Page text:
No. 3 – Interior of the Church of the Holy Sepulchre
This is a view of the large rotunda, in the center of whose floor stands the Holy Sepulchre, surrounded by several large columns that supports the gallery, and ornamented by an immense number of silver lamps and candlesticks, presents Rome, and the courts and religious orders of Europe. The Church is illuminated by day from the light which falls from the lofty dome on the Holy Sepulchre, which is oblong form, and composed of stone which has the appearance of fine white marble. Darkness will gradually spread over the building, when the large wax candles and numerous lamps, will appear as though burning, and casting their mellow light on the groups of pilgrims beneath, at their devotions, and display the grand procession of the three orders around the Sepulchre. During the Easter ceremonies, on the right the Greek and Romish dignitaries, surrounded by their chief ecclesiastics; on the left, the Armenians, who being the most wealthy, wear on this occasion their most costly robes. Over the entrance to the Holy Sepulchre are suspended two pictures, presents from the Greek and Roman Churches, one representing the ascension our Saviour, the other, His appearance to Mary in the Garden.
No. 4 – The Feast of Belshazzar
This picture, copied form one by Martin, on a much larger scale that ever before attempted, discloses to the admiration of the beholder, the immense Court of the Palace of Babylon, once the pride and wonder of the world – adorned with a countless number of colored marble Pillars, and an infinite variety of Sepulchres. In the distance stands the Tower of Babel; also the Temple of Belus, built by Queen Semiramia in honor of King Belus, who was afterwards worshipped as a God.- In the foreground at the foot of the table, already prepared for the Banquet, on which is displayed the Holy vessels which Nebuchadnezer brought out of the spoils of the Temple. The shades of evening will gradually close upon this splendid specimen of ancient grandeur, until sufficiently dark, for the numerous fires and incense burners to cast light enough to display the figures of Belshazzar and all his Court, on the Dais, or Platform, at the Banquet, with immense Multitude, amounting to over one thousand figures, engaged in the worship of the various Deities and graven images. The magical appearance of the handwriting on the wall, coupled with the consternation of the idolatrous King and household, at the interpretation by Daniel the Prophet, forms at this moment a picture which can hardly be imagined, much less described, it being actually necessary to witness it, in order t form a just conception of the grand and soulstirring effect it has, when thus presented to the eye of the wrapt and admiring beholder.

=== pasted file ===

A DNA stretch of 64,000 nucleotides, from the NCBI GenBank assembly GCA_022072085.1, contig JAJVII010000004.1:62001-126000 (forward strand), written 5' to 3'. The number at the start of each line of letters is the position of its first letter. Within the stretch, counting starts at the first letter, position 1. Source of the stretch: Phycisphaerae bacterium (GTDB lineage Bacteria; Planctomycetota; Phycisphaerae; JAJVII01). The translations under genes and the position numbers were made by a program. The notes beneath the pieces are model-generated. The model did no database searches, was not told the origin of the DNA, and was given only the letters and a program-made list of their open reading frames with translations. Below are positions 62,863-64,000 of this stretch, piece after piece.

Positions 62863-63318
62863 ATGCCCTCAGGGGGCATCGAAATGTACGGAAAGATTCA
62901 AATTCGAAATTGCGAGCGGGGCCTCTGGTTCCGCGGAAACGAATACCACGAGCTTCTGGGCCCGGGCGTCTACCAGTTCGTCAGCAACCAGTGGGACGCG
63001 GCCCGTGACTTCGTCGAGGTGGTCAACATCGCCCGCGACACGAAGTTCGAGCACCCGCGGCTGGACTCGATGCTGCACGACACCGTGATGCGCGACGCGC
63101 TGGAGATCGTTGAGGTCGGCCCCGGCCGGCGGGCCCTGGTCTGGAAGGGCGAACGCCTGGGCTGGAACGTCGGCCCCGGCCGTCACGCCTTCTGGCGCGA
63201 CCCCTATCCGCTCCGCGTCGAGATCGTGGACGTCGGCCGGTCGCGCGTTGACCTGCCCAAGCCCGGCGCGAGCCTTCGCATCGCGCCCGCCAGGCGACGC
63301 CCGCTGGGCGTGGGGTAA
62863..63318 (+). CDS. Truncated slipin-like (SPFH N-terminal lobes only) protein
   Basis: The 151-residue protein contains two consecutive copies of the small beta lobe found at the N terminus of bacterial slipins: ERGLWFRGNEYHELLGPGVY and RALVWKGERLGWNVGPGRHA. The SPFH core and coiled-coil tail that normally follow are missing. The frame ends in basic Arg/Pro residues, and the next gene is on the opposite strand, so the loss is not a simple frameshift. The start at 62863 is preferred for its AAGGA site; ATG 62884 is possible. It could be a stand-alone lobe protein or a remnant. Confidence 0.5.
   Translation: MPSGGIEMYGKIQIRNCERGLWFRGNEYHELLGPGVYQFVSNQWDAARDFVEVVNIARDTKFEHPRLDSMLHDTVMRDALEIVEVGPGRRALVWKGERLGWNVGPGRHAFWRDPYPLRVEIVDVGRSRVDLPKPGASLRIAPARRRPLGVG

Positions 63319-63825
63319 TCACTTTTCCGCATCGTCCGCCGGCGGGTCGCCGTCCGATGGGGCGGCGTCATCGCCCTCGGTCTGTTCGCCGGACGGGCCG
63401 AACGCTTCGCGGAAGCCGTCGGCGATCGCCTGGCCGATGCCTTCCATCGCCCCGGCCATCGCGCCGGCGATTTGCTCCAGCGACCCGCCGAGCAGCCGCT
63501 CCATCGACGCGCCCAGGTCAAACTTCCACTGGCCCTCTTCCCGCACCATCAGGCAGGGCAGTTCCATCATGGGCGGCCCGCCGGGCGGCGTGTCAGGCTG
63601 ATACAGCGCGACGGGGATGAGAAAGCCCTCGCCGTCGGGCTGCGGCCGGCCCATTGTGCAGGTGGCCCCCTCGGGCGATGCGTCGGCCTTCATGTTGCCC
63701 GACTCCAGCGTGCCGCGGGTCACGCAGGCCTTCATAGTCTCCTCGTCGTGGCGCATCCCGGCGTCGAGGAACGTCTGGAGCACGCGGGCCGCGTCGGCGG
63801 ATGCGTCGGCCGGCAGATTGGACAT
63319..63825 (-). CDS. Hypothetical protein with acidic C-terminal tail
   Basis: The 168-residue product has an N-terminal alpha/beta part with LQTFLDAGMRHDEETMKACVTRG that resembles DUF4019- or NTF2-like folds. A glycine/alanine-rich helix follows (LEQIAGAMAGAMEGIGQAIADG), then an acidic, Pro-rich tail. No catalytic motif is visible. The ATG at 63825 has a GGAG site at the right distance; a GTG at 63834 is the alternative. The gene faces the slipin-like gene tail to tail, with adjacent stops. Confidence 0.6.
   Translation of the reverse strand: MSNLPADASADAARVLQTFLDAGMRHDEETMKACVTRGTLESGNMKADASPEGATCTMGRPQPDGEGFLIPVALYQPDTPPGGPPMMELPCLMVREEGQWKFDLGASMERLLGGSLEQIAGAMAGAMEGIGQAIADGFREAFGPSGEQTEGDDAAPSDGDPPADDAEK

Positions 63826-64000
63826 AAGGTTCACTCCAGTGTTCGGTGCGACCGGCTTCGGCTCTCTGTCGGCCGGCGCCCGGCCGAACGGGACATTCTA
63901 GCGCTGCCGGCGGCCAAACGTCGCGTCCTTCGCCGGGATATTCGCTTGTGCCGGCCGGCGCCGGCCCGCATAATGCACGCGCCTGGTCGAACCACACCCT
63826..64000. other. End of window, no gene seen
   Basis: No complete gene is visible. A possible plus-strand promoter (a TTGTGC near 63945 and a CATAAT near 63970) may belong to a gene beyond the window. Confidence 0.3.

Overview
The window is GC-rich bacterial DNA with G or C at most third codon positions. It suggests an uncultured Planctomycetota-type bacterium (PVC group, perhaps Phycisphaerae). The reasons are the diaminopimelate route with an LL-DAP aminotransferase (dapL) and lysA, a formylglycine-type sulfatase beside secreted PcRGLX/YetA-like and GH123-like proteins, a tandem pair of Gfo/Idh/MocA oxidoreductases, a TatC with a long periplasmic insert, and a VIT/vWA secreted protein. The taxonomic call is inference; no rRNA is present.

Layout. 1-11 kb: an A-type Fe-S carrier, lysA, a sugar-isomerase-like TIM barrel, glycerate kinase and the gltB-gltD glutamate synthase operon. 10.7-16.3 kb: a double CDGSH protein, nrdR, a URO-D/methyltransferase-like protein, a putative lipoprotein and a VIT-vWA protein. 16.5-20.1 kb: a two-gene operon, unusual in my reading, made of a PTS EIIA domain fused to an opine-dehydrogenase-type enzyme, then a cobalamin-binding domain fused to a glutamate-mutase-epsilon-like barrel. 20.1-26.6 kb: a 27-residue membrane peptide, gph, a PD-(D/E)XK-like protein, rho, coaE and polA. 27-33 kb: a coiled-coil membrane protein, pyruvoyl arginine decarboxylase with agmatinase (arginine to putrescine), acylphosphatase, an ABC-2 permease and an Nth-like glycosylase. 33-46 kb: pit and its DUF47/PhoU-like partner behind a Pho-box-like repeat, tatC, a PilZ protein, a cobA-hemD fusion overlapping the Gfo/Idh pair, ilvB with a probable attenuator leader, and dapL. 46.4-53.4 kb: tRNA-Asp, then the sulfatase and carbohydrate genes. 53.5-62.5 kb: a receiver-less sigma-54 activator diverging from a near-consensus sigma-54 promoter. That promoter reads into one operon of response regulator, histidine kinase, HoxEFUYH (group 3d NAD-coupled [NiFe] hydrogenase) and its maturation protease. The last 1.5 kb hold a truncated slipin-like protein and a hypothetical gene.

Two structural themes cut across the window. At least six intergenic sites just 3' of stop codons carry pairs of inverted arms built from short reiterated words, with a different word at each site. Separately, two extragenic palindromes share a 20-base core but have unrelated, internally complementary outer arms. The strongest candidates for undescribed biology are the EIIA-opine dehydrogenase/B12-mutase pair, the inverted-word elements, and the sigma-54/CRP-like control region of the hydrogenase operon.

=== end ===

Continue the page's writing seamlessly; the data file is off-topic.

The doors will be open at 7 ½ o’clock, and the exhibition will commence at 8 precisely. Single Tickets 50 cents. Tickets to admit a lady and a Gentleman 75 cents; do to admit two ladies and one Gentleman $1 – to be obtained at the principal Hotels and Music stores in the city. Aug 10.”
The show was still touring under R. Winter’s management in 1846 when it was in Richmond, Virginia (Richmond Enquirer 10 March 1846, page 2).
To be continued…